Fayette schools nearing job cuts target

Through attrition and resignations, the Fayette County School System has already trimmed 284 jobs from its target of 309 positions to be cut.

The Board of Education recently agreed with the recommendation of interim Superintendent Dan Colwell that 309 positions be eliminated as part of a $15 million budget cut needed to balance the 2013-2014 budget that begins in July.

Though the numbers are still changing, school system administrators Friday said positions for a number of the 309 employees have been found due to the resignation or retirement of 284 employees since August.

Colwell and Assistant Superintendent of Business and Personnel Management Tom Gray on May 10 said school system planning staff have been focusing on the certified employees such as teachers and counselors since certified employees have to be notified by mid-May if their contracts are not being renewed. Gray will soon begin work in finding as many positions as possible for classified staff such as parapros.

Of the 146 employees who retired, there were 85 certified employees and 61 classified employees. The school system also had 138 employees resigning, of which 49 were certified staff and 89 were classified.

Colwell said there are currently 24 teachers with positions not yet available for next year.

“We feel pretty good about being able to place the 24 teachers. And there’s a good chance that the number needing placement will get smaller,” Colwell said, noting the customary reality that some school system employees tender their resignations as the school year comes to an end.

Colwell said there are also nine counselors for whom a position is attempting to be found.

“It’s looking good right now. The numbers (of people needing positions) is coming down through attrition and we still want to find positions for these 33 people,” Colwell said, adding that those employees unable to be placed will be able to take advantage of an upcoming job fair arranged by local sources and sponsored by the Ga. Department of Labor.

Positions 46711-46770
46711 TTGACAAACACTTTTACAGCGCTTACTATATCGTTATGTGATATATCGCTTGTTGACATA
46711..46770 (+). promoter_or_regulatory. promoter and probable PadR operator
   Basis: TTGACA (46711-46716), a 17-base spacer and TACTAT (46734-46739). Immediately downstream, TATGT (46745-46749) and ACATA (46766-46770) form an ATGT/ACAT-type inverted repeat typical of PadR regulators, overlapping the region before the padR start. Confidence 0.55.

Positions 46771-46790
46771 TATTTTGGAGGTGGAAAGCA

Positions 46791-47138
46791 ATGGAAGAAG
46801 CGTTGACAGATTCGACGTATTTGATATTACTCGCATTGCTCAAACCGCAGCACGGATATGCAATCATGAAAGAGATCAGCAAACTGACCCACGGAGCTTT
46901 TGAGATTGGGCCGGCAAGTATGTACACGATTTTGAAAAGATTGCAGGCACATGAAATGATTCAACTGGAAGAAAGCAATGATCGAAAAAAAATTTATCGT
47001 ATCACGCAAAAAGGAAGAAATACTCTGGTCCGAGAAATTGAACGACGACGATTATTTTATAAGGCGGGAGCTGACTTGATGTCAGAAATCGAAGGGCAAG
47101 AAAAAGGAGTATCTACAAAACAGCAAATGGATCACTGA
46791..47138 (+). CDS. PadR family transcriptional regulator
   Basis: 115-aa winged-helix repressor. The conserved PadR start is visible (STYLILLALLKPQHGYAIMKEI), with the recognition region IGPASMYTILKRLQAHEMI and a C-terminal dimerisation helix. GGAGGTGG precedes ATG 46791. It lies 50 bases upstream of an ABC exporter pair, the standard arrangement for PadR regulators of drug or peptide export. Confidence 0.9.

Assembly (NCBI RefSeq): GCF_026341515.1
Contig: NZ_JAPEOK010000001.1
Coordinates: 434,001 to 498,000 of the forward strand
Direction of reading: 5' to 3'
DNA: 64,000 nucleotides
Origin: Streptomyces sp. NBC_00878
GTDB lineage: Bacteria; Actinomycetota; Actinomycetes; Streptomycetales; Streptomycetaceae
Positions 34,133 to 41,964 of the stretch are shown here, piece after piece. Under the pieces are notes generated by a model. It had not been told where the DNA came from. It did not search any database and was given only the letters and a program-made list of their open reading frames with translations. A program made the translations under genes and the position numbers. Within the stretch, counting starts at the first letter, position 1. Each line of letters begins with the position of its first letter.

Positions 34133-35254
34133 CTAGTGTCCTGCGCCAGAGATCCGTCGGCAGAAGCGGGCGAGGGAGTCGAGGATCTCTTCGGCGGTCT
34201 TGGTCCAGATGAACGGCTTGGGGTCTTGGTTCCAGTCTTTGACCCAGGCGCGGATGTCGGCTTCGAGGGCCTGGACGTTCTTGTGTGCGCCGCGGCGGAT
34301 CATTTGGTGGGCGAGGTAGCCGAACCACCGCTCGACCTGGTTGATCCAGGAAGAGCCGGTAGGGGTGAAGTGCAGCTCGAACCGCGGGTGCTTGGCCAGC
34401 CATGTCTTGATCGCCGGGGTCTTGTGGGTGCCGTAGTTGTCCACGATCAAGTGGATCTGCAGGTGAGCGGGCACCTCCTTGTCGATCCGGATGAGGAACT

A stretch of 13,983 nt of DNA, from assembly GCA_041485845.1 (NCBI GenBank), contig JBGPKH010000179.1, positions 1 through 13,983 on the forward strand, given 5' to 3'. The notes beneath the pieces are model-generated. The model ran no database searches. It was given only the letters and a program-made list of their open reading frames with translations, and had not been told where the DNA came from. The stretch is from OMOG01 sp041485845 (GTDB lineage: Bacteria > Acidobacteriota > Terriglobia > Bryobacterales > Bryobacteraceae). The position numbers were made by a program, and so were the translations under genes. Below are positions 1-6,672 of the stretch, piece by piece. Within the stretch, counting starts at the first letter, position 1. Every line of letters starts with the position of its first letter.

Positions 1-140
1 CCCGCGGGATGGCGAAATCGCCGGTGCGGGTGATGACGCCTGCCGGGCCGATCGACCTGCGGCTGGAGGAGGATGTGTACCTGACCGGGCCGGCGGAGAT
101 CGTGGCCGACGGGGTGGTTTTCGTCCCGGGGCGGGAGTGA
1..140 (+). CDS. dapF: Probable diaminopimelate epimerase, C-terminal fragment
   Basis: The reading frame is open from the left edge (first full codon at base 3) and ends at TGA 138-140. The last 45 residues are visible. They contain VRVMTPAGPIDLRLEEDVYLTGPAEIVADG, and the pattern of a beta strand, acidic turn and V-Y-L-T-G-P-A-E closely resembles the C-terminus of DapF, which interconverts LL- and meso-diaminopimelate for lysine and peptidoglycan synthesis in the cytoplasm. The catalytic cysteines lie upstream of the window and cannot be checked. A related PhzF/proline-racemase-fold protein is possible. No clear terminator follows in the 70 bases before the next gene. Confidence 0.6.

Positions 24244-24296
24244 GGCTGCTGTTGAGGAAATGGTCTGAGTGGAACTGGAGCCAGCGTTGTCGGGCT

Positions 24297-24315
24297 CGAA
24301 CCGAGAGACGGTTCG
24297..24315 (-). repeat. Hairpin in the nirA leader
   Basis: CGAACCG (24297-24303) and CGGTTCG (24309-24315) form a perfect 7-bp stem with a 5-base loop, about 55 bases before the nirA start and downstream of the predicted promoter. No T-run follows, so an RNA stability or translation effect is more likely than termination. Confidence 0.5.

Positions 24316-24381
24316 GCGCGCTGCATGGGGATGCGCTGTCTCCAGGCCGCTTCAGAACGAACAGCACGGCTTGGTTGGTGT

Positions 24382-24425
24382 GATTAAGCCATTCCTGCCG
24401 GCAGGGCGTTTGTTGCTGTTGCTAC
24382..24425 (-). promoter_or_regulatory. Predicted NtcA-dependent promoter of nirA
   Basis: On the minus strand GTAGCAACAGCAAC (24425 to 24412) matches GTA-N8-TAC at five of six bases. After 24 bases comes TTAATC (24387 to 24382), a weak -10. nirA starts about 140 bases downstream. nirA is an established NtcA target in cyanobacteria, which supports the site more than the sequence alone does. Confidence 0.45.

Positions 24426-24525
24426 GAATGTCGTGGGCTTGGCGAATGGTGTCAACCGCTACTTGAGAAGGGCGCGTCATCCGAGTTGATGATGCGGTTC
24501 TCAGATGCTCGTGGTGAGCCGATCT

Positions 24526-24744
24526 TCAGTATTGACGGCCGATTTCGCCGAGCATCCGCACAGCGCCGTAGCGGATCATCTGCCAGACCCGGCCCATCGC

And though they stressed that the situation is still fluid with the coming end of the school year, Gray and Colwell said all attempts are being made to place as many employees as possible in appropriate positions so that the fewest number of employees will actually lose their jobs.

Colwell emphasized that every employee needing a position cannot necessarily plug into an identical open position since those positions are not always available. Colwell cited the example of a physics teacher whose position must be filled by another physics teacher.

Colwell said the focus on certified staff is nearly complete. The next focus will be on classified employees, particularly parapros.

A portion of the classified positions to be eliminated included approximately 60 first-grade parapros whose salaries are funded by local tax dollars. To accomplish the task, all kindergarten and first-grade parapros were told they would be technically dismissed so that school principals could re-hire the parapros for kindergarten classes they deemed to be the best fit for the school, Colwell said.

“Unfortunately, we won’t be able to re-hire all of them back because we’re eliminating the entire program. These are valuable people who have made contributions over the years, but we can’t afford it anymore,” Colwell said.

The school board next month will adopt a budget that will trim approximately $15 million off the current expense budget while approving additional reductions needed to begin to building a financial reserve.

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